Preis der Nationalgalerie 2015
(born 1978 in Gießen, lives and works in Frankfurt and Paris)
Anne Imhof combines various production strategies from sculpture, drawing, painting, video and performance in her work. Her multi-layered works draw on the history of performance in art and music in order to develop and extend the notion of performance. She investigates different methods of performance documentation, or addresses the rituals and secret semiotic systems of niche communities. Imhof choreographs movement sequences, gestures and language fragments of her performers into visual imagery that is subject to constant change. Her works are conceived in several versions, which she realises over an undefined period of time in different places and over time in differing variants.
Slavs and Tatars
September 11, 2015 – January 17, 2016
Hamburger Bahnhof – Museum für Gegenwart – Berlin
Christian Falsnaes induces mostly unprepared exhibition visitors to become participants in his interactively conceived performances. Together with the public he mirrors social situations, which allow fundamental behaviours and current societal issues to become visible. The interactions are often filmed and a compilation of selected sequences subsequently shown as an edited video work.
For his contribution Moving Images at Hamburger Bahnhof, Christian Falsnaes extends the possibilities of Performance Art still further: with the work The Title Is Your Name (2015) and the eponymous work Moving Images (2015), the artist creates ‘immersive’ situations, in which filmic work, exhibition space and performance are interwoven. In this way, presentation and representation, the materiality of performance and its transformation into other media, as well as bodily presence and filmic documentation, merge.
The works of Florian Hecker dramatize synthetic sound as the ‘immaterial’, in that they combine spatial compositions, sonic performances as well as installatively arranged loudspeaker systems and architectural elements into unexpected multisensory spatial experiences. The whole room becomes a resonating body.
At Hamburger Bahnhof Florian Hecker shows his new work Formulation (2015). The bases for this project are his prior works A Script for Synthesis (2013–2015) and Reformulation (2014). The constellation of newly produced and reformulated chapters, sequences and compositions is presented by the artist in a sculptural-architectonic staging modulated to the exhibition space.
Anne Imhof reflects on neoliberal society in meticulously composed pieces. She arranges her temporal images from ‘durational performances’, often brutalist sculptural elements, as well as delicate drawings on paper, silk, aluminium or Dibond. For her work, Anne Imhof explicitly rejects conventional distinctions between a live event, its documentation, and the objects involved. Because the movements of the actors are part of her cool and sparing arrangements, the choreographies, a few hours long, are shown several times during the course of an exhibition. Between the performances, the installative arrangements in the exhibition space testify to the physical and social coordination processes of the performers, and also mark their absence.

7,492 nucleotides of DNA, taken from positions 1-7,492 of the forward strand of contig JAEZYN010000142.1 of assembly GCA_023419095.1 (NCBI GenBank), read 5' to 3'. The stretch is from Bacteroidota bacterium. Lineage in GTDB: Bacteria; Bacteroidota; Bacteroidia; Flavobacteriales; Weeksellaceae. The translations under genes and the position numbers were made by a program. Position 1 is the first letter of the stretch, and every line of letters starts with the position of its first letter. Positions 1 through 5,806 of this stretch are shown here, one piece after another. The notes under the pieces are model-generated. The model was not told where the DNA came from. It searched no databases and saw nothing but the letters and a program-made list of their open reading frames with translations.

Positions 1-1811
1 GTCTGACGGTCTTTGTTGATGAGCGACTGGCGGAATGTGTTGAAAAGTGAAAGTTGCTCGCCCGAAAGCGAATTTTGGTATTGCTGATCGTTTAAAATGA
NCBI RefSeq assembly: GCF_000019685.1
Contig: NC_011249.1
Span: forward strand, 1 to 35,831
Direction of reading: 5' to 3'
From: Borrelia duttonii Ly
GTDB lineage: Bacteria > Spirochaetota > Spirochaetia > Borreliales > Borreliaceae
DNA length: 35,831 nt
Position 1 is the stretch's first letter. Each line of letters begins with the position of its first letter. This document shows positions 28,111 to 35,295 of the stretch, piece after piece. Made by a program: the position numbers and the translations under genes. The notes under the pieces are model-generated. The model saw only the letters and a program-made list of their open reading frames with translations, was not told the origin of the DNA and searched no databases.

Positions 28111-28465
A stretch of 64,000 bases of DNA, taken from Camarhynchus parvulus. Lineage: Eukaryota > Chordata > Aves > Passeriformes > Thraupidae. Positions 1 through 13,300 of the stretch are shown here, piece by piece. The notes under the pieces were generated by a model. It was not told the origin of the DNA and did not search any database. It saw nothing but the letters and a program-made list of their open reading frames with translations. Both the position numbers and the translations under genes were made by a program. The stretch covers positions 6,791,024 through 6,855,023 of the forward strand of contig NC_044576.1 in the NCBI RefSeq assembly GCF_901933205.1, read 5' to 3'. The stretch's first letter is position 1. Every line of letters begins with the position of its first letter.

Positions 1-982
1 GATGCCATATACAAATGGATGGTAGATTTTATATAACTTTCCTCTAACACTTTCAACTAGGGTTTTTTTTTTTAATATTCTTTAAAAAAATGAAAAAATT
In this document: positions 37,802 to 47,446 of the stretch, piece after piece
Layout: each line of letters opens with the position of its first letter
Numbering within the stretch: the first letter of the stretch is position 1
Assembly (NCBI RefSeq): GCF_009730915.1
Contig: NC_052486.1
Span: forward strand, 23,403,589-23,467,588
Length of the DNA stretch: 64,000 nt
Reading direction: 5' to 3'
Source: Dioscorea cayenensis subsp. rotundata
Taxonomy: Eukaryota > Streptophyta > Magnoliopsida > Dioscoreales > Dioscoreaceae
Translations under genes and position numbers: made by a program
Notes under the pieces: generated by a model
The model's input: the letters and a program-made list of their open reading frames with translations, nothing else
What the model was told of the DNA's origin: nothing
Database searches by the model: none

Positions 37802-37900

The practice of the artist collective Slavs and Tatars consists equally of installations, objects, publications, lecture performances and subversive strategies of communication. Political, sacred, and pop cultural elements are deployed to explore semantic as well as political potentials of language and cultural identity. The artists’ particular interest lies in the region ‘east of the former Berlin Wall and west of the Great Wall of China’, described by them as Eurasia. This complex and expansive area serves as a platform to highlight unlikely affinities as well as distinct differences. In this context, viewers are invited to perform the ‘metaphysical splits’ by trying to accommodate conflicting ideas and sensations drawn from opposite ends of the cultural, religious, historical and emotional spectrum.
Documentary, or feature film? Political film, or metaphysical drama about the loneliness and forsakenness of the human being in this world, inhospitably contrived and ravaged by humans themselves? Never mind.
This film is not a narrow either-or, rather it moves within the intellectual-artistic sphere of the broader as-well-as. Its categorical unclassifiability unsettles; the precision of its form and the composition of its images does this too. Thus they deny a monopolising and banal interpretation.
A film about us all in a future that has long since begun and painfully foreshadows that besides our loneliness, besides our lack of utopia, and our inability to simply successfully love – we will die of thirst in a desert world without drinking water: the consequence of our inner drought of constructive concern about our surrounding and shared world, and our desolation regarding visionary ideas and realisations of a sustainable way of living.
An important film which raises awareness and unsettles and clears the head for that which is worth telling and considering; by a director, Bastian Günther, who without a doubt deserves this prize for his film “California City”, and who, together with his team, has earned the appreciation and recognition expressed here.
Dr. Eva Kraus